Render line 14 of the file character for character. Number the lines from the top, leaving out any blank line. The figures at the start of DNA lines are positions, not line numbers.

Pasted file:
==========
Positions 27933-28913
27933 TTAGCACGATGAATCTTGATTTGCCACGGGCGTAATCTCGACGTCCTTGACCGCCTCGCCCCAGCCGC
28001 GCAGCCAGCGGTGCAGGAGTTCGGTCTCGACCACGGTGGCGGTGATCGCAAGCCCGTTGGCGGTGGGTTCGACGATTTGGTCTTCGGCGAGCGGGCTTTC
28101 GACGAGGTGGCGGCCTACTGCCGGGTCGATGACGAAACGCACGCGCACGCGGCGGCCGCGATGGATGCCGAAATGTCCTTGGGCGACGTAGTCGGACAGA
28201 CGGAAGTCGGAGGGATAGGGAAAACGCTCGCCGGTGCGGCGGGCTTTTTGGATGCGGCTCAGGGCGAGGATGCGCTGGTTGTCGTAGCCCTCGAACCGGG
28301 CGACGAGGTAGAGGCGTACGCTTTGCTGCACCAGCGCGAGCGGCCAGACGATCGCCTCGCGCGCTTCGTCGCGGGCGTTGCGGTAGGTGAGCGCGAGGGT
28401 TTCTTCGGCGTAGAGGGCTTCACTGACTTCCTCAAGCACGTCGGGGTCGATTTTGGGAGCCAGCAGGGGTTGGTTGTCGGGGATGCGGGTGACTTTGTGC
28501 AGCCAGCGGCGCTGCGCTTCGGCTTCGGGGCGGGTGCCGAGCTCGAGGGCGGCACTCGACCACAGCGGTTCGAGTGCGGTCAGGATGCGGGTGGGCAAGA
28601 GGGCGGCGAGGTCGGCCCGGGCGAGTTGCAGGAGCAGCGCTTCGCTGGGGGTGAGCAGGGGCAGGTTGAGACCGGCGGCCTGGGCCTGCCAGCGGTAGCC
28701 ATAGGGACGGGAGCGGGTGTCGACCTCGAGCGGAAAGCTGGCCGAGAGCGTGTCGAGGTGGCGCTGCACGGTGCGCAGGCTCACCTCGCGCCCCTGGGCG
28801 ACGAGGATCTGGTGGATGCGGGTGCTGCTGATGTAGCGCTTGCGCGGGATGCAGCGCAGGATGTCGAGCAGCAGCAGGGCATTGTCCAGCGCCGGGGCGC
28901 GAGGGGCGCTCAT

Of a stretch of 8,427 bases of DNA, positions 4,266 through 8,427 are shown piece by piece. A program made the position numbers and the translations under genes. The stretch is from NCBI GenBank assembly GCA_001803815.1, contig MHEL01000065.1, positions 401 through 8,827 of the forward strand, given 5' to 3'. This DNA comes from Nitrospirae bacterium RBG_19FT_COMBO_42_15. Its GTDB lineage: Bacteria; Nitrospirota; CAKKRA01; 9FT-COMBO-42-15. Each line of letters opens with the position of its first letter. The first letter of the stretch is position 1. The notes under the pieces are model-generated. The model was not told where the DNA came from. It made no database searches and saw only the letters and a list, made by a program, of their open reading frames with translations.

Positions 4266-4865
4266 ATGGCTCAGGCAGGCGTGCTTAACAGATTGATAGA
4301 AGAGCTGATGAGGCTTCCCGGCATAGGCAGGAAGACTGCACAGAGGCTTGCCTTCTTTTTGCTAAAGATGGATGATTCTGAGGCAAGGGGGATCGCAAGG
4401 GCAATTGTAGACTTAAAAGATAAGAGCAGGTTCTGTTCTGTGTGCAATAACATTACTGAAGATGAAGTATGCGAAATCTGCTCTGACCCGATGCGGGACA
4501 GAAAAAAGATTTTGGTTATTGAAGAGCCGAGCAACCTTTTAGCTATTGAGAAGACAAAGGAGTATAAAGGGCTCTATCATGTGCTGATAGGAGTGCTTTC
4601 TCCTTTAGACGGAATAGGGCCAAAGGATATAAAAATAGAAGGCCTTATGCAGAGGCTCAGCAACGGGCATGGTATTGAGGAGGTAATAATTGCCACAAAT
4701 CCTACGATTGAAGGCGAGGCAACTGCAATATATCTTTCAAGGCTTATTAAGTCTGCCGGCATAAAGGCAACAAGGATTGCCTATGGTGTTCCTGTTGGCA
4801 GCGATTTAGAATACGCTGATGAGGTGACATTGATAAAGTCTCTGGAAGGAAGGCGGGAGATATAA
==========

Positions 4266-4865